It demeans us to say we are acting out of desperation. Most of us here understand what a venous occlusion is, we understand its effects on organs in other parts of the body (such as in Budd-Chiari), we understand the risks of angioplasty elsewhere in the body, and we understand what is known of the risks of jugular venoplasty. Most of us here have done the analysis of risk versus benefit. Most of us here would be willing to receive treatment in part of an open-label study if such studies were made widely available. To call us desperate is to demean our ability to understand this.

I also find it offensive that while we have done the legwork to understand CCSVI, we have peppered Dr. Sclafani with our questions, we have read Zamboni's papers, I do not think the author of this editorial has done any of this. Yet he has chosen to write an article that may slow the progress in Canada toward universal treatment of CCSVI.
"However, the truth in science ultimately emerges, although sometimes it takes a very long time," Arthur Silverstein, Autoimmunity: A History of the Early Struggle for Recognition
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Postby Vivianne766 » Mon Jun 28, 2010 12:26 pm

You know what. I changed my mind and I am taking back what I just said. It is not OK. for these so-called editors/ doctors to say whatever they want.
I will be calling the CMAJ and I will give them a piece of my mind.
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Postby AlmostClever » Mon Jun 28, 2010 12:30 pm

cheerleader wrote:Thanks for posting the editorial, TMrox---Venous stenosis, reflux and congestion is a known entity. It is treated in other parts of the body. Why should it be different in the brain and spine? Why is venous stenosis considered "science" and treated when it affects the liver, kidneys or legs? Why is it considered "hope" when it affects the brain?


cheer


Absolutely 100% dead on! Who said we were attempting to cure MS besides Dr. Stanbrook? We're addressing CCSVI!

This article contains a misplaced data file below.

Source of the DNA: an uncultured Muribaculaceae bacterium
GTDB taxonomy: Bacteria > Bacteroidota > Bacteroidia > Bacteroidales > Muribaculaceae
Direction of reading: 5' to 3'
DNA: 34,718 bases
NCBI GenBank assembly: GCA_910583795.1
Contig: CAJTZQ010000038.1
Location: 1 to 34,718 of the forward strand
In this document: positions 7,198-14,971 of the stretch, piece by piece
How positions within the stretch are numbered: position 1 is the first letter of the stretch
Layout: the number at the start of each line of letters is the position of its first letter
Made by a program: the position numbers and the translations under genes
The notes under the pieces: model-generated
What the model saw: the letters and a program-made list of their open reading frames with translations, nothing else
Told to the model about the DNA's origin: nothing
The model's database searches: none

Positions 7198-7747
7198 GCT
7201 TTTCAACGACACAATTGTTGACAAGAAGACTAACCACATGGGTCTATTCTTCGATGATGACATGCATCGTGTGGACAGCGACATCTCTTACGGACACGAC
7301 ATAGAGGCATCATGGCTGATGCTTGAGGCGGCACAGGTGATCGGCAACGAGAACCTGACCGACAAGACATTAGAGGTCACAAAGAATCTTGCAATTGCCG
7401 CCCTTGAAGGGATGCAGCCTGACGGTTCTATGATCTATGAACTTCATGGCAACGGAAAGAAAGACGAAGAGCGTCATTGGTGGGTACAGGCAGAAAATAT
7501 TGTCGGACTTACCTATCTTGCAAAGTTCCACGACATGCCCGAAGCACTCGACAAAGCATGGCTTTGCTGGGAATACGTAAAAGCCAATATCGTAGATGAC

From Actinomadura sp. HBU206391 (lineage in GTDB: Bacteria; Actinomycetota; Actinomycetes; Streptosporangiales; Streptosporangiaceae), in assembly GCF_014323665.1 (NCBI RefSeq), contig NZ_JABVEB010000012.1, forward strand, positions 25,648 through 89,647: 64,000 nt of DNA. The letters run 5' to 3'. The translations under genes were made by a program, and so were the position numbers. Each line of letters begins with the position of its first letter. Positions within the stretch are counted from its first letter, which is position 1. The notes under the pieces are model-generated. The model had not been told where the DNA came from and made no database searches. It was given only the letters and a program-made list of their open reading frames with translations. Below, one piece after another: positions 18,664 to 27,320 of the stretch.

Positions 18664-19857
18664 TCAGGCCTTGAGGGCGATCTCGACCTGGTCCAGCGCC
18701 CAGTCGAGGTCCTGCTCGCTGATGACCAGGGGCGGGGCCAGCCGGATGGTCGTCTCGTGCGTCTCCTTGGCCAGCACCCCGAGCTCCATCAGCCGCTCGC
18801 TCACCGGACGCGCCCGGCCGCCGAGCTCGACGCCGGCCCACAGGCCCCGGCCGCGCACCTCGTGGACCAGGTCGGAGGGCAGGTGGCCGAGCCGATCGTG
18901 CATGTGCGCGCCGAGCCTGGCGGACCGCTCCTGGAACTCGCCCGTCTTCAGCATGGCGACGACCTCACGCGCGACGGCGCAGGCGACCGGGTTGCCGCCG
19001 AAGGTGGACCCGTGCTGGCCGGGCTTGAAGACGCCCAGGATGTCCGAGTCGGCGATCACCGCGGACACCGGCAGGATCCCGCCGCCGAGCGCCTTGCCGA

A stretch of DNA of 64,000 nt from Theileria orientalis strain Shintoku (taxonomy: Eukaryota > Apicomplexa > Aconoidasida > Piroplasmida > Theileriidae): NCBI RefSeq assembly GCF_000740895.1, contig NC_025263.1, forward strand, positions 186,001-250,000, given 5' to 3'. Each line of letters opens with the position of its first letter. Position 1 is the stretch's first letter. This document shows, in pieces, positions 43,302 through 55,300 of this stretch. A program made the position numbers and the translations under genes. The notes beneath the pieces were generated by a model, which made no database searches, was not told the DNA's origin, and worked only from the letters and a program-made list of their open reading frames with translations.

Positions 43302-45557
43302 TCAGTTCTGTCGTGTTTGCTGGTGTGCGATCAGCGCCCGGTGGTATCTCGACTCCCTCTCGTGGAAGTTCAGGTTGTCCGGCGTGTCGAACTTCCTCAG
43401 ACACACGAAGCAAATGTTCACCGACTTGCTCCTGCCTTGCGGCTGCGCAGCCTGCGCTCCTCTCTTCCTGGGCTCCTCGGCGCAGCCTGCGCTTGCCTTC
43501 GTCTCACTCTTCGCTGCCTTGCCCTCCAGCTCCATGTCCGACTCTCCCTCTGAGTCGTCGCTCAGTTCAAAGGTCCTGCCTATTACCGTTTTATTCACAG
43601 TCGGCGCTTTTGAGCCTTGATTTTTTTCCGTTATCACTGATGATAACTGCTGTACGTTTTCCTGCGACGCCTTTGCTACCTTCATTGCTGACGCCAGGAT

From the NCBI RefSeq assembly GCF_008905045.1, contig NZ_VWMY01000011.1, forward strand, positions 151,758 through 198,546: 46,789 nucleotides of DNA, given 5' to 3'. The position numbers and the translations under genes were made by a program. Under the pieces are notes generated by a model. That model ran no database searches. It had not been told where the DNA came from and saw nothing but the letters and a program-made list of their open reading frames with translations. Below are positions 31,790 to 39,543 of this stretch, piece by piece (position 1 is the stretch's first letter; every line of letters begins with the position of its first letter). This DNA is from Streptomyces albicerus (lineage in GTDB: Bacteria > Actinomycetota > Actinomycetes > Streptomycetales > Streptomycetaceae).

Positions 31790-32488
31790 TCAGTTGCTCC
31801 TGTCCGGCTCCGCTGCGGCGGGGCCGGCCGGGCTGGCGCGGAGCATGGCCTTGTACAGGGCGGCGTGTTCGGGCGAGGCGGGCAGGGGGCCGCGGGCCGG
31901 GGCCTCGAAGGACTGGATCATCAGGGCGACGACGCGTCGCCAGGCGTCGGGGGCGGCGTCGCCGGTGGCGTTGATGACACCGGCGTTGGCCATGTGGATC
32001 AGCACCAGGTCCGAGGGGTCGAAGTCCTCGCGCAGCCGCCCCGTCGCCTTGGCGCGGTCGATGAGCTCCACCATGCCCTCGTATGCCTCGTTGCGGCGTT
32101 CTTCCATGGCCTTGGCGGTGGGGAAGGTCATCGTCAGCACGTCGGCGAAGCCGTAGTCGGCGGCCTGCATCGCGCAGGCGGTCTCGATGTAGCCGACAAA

Dr. Stanbrook misses the point! Try again, Doc...
If you can't explain it simply, you don't understand it well enough. - Al Einstein
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Postby MrSuccess » Mon Jun 28, 2010 12:36 pm

Cece - hello ... have you read the disclaimer that followed the article ?

That is very important to understand . The CMA clearly states ... that the articles content does not represent the opinion of the CMA .

Therefore ..... the article only represents the opinion of ONE person ...... NOT the Canadian Medical Association as a group.

We have seen this before. Remember the Lancet joke ???



Don't give this article and it's author any weight ..... I have already shot this goose out of the sky ......... :wink:


Next ? Colin Rose ....... Bob ?? :wink:


Sleep tight Cece ..... the good guy's are gaining ground :lol: :lol:




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Postby PCakes » Mon Jun 28, 2010 12:37 pm

..an eloquent writer, void of facts and reality, perched on a teeter totter.. love how the Helicobacter pylor analogy is used to highlight the challenges to opening the medical mind..sigh
p.s. any word on how Barb Farrell is doing? I pray well. This would be the perfect rebuttal..
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Postby TMrox » Mon Jun 28, 2010 1:25 pm

While we get this kind of editorial opinions based in pure hot air, other doctors are more proactive and hands on.

See news about North America's first clinical trial on the "liberation treatment".


http://www.thisisms.com/ftopict-12487.html